1469, 11 plato - on lees for a couple weeks?

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Gadjobrinus

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I know this is elementary, but I can only recall from the years being paranoid about sitting on yeast for any length - always about racking off as soon as primary is finished, "for a clean beer." Only since coming back have I seen people's discussion about the greater harm in oxidation than any presumed autolytic effects (which I'm now taking to be a sort of homebrewing myth - I'm unlearning in some older paradigms).

So, a best bitter with 11 P OG and 1469. Been rousing several times a day. I harvested at 48 hours, last night. Today, 60 hours, the krausen is still quite frisky and I am continuing to rouse. I had planned to possibly take primary to 6 days, Dec. 17th, dry hop slurry for 3 days, crash cool a day and bottle on the morning of the 22nd. We leave on the 22nd out of town for Christmas, returning on the 26th. That would be dependent on a stable FG of course.

However, that's going on our schedule. If I had my druthers, I'd easily give it a couple weeks before dry-hopping. If not more. So to the question, what's the current thinking on leaving on primary lees for 2-3 weeks? Particularly, the 1469 or another like it, like WLP037?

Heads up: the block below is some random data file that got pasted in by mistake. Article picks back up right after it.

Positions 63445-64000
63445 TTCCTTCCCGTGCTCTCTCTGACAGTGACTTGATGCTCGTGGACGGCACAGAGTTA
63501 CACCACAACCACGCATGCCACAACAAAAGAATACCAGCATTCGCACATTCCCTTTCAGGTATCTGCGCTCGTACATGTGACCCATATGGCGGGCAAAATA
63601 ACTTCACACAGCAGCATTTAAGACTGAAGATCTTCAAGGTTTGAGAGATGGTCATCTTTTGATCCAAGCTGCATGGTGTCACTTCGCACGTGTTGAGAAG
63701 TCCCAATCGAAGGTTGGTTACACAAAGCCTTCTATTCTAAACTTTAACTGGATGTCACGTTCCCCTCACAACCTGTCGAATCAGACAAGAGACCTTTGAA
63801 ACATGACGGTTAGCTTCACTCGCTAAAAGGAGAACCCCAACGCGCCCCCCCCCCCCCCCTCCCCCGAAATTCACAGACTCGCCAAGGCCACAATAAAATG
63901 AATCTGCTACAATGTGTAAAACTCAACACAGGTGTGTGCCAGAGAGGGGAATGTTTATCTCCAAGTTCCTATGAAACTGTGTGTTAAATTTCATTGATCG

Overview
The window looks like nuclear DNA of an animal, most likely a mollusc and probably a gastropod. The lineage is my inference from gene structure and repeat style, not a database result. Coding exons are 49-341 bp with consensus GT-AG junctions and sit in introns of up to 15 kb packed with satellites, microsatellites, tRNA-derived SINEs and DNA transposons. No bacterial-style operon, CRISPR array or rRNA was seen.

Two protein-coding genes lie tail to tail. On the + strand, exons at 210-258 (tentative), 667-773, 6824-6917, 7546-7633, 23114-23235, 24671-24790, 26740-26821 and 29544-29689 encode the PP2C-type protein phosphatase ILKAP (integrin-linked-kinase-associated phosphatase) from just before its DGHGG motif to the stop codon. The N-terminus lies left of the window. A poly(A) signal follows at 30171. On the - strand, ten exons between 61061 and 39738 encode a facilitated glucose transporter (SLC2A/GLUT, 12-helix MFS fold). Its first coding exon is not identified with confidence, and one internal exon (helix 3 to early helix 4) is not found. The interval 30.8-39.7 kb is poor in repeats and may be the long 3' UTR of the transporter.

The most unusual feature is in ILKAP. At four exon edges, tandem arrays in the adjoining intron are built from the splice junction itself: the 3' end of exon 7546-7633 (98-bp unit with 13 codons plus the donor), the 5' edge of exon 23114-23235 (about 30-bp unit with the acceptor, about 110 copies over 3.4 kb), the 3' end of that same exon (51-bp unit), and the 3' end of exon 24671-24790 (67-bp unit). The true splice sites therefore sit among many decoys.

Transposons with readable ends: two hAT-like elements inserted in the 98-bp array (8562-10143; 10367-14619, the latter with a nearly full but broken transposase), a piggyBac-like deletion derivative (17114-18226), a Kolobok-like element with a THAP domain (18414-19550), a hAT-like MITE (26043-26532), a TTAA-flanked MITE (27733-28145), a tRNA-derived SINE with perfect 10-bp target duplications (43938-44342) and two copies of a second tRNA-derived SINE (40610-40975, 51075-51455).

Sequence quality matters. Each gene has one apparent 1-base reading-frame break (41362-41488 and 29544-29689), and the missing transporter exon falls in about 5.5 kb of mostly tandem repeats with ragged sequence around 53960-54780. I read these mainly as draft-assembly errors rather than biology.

Edit: For what it's worth, we're at 1.014, 70 hours, 67.4 ADF. This puts it on the low end of Wyeast's listing for 1469, 67-71%.

best bitter krausen - 48 hours.jpg
 
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Autolysis isn't so much a former homebrewers' myth than a misapplication of commercial scale problems on the homebrewers' scale. The pressure at the bottom of a commercial fermenter's X barrels of beer isn't replicated in a homebrewers' fermenter of 5, 10, 20G.

2-3wks? Leave it. 2-3mos? I'd probably leave it. I've definitely left a few big beers on the lees that long to no effects discernable by my untrained palatte.
 
Two weeks from pitch to a stable FG is an ideal "cruise control" fermentation for me.
Add in a soft crash to 50°F, two days of dry hopping, then a hard crash to 36°F, and it's in the keg in three weeks flat.
I like those :)

Cheers!
 
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